Members of the National Academy, all of whom have distinguished themselves as scientists, may publish research reports in PNAS without the conventional anonymity of peer review: Instead, members solicit reviews from scientists of their own choosing. They also select the reviewers of reports by other scientists, which as members they may sponsor or "communicate" to the journal. These review policies have provoked criticism by scientists, not least from Academy members. Critics objected to the policy both in principle (as more vulnerable to favoritism and cronyism) and because it had led, they argued, to a lending of the Academy imprimatur to weak or faulty studies, which did not deserve publication in a premier journal. In the past, communicated articles were not identified as such, but the journal recently began to do so.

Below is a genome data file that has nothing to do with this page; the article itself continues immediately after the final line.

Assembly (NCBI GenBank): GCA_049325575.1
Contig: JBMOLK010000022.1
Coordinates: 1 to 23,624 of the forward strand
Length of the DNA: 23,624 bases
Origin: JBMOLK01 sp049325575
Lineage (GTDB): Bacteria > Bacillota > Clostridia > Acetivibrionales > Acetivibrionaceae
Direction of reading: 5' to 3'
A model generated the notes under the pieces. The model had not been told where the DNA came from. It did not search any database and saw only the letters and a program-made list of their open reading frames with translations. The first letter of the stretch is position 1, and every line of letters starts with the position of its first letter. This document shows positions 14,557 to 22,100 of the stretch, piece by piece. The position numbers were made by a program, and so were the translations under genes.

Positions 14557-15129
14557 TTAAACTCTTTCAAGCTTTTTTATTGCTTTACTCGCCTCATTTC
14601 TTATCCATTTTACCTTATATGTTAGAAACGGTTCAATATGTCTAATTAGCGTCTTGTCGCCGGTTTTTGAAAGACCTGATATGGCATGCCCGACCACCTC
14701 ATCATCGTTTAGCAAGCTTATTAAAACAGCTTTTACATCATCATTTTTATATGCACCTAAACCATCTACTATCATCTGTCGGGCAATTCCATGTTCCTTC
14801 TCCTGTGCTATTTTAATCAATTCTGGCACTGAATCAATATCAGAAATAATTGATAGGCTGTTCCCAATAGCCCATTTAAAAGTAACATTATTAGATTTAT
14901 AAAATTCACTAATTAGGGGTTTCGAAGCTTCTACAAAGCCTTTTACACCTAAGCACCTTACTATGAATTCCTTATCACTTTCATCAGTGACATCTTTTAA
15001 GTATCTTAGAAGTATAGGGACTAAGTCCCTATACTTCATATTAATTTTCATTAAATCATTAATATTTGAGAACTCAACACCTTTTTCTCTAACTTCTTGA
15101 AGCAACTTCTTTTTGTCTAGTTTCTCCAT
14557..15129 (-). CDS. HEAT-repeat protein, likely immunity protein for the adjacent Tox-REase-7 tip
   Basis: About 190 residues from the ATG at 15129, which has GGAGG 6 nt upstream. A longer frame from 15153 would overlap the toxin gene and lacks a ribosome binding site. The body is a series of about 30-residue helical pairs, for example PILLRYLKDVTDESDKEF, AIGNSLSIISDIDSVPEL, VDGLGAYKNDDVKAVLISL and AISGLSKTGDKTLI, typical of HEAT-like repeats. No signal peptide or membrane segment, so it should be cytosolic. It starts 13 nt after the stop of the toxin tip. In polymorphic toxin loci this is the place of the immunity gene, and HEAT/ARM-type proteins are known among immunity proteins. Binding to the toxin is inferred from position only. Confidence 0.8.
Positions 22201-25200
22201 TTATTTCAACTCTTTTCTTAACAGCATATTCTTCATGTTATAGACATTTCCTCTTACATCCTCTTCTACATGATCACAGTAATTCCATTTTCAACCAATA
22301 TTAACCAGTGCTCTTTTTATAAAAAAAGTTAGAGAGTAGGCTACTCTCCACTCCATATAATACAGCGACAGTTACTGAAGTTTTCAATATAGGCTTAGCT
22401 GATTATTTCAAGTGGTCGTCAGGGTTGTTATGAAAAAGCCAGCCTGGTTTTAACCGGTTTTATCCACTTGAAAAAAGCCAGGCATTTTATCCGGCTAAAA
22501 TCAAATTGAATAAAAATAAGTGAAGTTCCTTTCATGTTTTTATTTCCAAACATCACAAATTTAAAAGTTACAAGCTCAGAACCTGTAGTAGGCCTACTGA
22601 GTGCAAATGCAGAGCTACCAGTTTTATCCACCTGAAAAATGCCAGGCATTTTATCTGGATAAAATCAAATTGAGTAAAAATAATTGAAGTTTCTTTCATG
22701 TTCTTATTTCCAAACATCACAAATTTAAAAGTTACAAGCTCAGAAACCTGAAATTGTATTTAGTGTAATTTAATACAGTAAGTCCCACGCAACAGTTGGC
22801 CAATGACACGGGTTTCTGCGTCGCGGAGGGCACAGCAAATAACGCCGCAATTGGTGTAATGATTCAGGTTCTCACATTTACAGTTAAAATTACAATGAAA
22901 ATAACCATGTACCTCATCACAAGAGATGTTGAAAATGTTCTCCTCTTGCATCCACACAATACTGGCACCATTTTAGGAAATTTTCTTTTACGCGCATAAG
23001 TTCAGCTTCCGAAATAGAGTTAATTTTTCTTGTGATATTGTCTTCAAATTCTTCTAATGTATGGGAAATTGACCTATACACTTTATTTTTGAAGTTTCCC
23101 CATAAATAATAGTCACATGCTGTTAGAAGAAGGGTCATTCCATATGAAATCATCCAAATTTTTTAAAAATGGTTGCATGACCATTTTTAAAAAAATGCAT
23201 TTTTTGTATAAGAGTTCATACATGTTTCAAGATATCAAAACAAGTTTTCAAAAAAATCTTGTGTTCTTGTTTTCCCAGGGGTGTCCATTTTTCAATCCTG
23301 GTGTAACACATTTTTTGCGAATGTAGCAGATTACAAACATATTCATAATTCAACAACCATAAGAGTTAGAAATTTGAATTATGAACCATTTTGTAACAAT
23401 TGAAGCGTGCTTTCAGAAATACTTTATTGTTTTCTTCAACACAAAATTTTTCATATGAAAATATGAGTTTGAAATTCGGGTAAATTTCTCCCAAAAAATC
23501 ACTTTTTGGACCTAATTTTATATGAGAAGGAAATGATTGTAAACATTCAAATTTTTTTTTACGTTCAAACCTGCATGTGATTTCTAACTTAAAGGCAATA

It should be noted that PNAS also publishes many articles that neither have been authored nor sponsored by Academy members. These independently submitted manuscripts are peer reviewed as they would be at other scientific journals.